“You don’t want little piles of snow in between your loops, so adequate tube spacing is critical. The loop length has to be under a certain amount to make sure that selected circulator pumps can be used to efficiently deliver flow to all the areas as needed,” noted Mike Casavant, HeatLink’s technical manager. “There are a lot of technical constraints that people don’t even realize, that make a big, complicated project like this even more complicated.”
The tubing was positioned in a bed of leveling sand. It’s vital that the entire substrate be heated, along with the surface material, which at Place Ville Marie, consists of two-inch-thick manufactured stone.
“The challenge is to heat up the sand enough to be able to heat up the stone, to have high enough temperature at the surface to melt snow,” said Stadnyk.
The water-glycol supply is heated to 134 Fahrenheit (57 degrees Celsius) and pumped and distributed through the loops and manifolds to reach all of the heated areas. When snow begins to accumulate, sensors embedded in the surface stone activate the snow melting system. The heat sources are non-dedicated boilers that also heat the buildings.
With 260,000 linear feet of tubing installed underneath a finished-stone slab, it is important that the material is able to withstand the countless cycles of heating and cooling; nobody wants to be conducting an excavation to repair cracked tubing in the heart of downtown Montreal in the dead of winter. “The proven performance of HeatLink’s PEX-a tubing will ensure that such issues will not occur,” MacNevin stated.
A tekmar® Snow Melt Control 680 unit communicates with the building’s automation systems using BACnet® – the data communications protocol for building automation and control to provide alert notification, remote monitoring and adjustments. It uses sixteen tekmar Snow/Ice 090 Sensors to automatically detect snow or ice on the snow melting slab and meet demand on a priority basis.
According to PPI, PEX is a polyethylene material which has undergone a change in molecular structure using a chemical or a physical process whereby the polymer chains are chemically linked. Crosslinking of polyethylene into PEX for tubing results in improved properties such as elevated temperature strength and performance, chemical resistance and resistance to slow crack growth.
Casavant compares PEX tubing to the tires on a car. “A long time ago tires were just natural rubber and they would fall apart in short time. Charles Goodyear discovered that if he crosslinked the rubber through “vulcanization”, the modified rubber would resist the abuse of the roads and last much longer,” he said. “Standard thermoplastic materials can be heated and reformed into various shapes. Crosslinked polyethylene doesn’t do that. Once you’ve extruded the material into tubing, if you try to do anything to it, short of grinding it, it will always stay in the shape of that piece of tubing. You could heat it up and tie it into a knot, and you could even undo it, it’ll still be a piece of tubing. As long as you don’t cut the tubing, it will always hold its shape.”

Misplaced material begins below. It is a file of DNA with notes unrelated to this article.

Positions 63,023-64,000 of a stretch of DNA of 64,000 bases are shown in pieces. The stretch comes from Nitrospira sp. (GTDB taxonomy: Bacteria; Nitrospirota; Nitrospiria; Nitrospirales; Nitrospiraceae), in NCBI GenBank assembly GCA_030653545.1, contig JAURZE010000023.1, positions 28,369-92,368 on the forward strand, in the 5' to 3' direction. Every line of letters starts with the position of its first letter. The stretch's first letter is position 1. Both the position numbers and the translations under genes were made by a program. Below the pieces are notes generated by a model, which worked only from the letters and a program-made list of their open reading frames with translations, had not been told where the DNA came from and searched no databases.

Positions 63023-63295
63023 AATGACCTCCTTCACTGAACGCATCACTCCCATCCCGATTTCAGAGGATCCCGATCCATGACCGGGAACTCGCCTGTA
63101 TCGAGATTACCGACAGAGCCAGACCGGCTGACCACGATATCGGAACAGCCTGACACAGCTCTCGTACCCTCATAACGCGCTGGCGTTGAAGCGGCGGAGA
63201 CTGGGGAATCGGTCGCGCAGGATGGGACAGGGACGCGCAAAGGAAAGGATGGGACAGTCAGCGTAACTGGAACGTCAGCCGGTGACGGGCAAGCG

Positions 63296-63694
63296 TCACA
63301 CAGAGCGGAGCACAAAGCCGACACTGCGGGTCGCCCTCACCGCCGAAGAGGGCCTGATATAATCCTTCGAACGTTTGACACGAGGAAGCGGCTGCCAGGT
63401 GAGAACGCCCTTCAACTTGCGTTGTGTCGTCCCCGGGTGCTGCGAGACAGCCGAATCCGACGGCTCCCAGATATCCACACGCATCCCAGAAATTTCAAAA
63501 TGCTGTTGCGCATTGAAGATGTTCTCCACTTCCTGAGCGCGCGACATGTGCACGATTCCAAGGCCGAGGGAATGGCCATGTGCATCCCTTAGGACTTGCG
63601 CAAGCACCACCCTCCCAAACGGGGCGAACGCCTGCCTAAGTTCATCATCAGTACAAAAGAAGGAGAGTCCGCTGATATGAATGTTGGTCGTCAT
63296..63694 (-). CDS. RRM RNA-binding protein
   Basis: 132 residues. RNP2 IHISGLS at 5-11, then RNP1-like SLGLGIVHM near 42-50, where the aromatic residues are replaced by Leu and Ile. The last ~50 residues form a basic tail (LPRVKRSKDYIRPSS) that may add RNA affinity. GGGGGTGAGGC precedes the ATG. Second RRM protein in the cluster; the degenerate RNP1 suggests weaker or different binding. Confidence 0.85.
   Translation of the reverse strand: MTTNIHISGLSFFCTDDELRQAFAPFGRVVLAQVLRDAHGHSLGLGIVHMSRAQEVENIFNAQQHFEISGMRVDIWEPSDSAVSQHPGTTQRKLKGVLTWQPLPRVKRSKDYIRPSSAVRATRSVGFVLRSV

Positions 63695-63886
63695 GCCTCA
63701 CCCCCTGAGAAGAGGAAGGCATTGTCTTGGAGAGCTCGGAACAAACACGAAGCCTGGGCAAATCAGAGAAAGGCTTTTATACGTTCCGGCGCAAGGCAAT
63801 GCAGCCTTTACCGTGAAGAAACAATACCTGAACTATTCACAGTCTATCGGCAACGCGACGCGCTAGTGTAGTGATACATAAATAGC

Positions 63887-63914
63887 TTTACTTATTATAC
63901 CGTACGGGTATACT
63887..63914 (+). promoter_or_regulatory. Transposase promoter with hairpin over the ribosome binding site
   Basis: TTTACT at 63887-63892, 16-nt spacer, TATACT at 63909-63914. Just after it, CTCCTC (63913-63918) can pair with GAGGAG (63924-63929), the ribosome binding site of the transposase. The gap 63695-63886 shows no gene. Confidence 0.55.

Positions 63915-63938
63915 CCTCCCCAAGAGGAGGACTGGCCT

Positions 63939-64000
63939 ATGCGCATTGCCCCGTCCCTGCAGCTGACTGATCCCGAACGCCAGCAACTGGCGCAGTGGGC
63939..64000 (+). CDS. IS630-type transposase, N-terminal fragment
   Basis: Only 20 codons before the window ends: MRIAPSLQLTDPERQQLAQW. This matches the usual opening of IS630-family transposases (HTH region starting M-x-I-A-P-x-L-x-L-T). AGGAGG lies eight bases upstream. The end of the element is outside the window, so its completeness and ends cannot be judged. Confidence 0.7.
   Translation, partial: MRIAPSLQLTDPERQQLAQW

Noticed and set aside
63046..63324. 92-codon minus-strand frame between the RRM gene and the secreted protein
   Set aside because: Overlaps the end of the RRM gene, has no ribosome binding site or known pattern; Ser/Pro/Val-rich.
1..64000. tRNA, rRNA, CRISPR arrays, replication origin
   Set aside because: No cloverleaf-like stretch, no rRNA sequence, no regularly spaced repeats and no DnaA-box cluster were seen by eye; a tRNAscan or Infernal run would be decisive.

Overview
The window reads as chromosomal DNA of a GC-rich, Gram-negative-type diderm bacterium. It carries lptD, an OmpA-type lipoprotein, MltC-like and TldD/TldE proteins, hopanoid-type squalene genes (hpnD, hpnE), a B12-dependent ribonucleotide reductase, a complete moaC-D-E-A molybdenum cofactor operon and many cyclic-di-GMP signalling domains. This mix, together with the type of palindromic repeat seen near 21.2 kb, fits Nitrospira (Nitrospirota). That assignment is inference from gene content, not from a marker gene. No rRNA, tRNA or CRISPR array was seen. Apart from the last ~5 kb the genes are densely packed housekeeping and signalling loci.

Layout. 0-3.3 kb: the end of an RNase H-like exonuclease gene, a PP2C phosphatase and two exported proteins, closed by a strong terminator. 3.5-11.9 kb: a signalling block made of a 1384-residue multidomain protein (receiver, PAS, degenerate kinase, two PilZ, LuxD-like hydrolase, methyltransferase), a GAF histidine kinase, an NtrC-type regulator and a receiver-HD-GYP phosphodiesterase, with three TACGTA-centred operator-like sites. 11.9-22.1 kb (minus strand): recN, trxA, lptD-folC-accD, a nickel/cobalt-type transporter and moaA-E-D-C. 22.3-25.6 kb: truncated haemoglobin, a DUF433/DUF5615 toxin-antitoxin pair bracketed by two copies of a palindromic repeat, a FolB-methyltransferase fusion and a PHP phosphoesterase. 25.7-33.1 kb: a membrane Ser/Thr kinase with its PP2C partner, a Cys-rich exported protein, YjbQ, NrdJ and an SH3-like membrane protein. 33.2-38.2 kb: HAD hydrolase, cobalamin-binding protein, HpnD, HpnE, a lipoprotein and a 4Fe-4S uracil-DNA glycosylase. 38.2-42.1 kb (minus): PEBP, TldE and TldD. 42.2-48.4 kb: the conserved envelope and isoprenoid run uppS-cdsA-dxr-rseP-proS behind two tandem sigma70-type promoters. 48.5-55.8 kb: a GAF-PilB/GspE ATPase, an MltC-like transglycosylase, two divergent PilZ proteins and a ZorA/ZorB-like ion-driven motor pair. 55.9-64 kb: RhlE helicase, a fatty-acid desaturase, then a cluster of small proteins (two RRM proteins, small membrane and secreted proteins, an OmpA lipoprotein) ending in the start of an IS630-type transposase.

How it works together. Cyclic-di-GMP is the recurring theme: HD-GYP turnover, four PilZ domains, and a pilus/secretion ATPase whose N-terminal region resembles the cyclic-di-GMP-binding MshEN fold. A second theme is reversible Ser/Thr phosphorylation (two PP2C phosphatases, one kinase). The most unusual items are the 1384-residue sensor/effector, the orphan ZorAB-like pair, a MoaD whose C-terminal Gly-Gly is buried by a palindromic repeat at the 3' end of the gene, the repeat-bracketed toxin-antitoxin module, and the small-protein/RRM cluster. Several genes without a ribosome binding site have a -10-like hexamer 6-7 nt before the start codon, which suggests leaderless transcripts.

The industry states that PEX tubing has an expected design life in excess of 50 years for projects such as this one.
“The success of the snow removal system at Place Ville Marie should encourage other engineers and architects to consider hydronic SIM systems for large public spaces, especially in downtown urban areas,” MacNevin stated.
“I think the more people realize that a job of that scale can be done, they’re not going to be afraid of it,” Stadnyk said.
“The high visibility and usage of this area will highlight the benefits of snow melt systems, not only to knowledgeable professionals in the heating industry, but also to the general public who will appreciate how accessible this space is in the winter. In the plastic pipe industry, our products and their benefits are largely invisible to the casual user, but in this case, people will notice immediately when they step from the snowy city sidewalk onto the PVM property,” said Casavant.
“It’s one thing to see a driveway being snow-melted, but it’s a very different thing to see this huge promenade where people are literally walking onto it from the city sidewalk, kicking the snow off of their boots and they don’t have to worry about slipping and sliding on the steps because the steps are all melted. I think they’re going to see that and say, ‘I love taking this route because of these reasons.’”
More information about SIM systems plus technical information can be found at the PPI Building & Construction Division’s website: https://plasticpipe.org/BuildingConstruction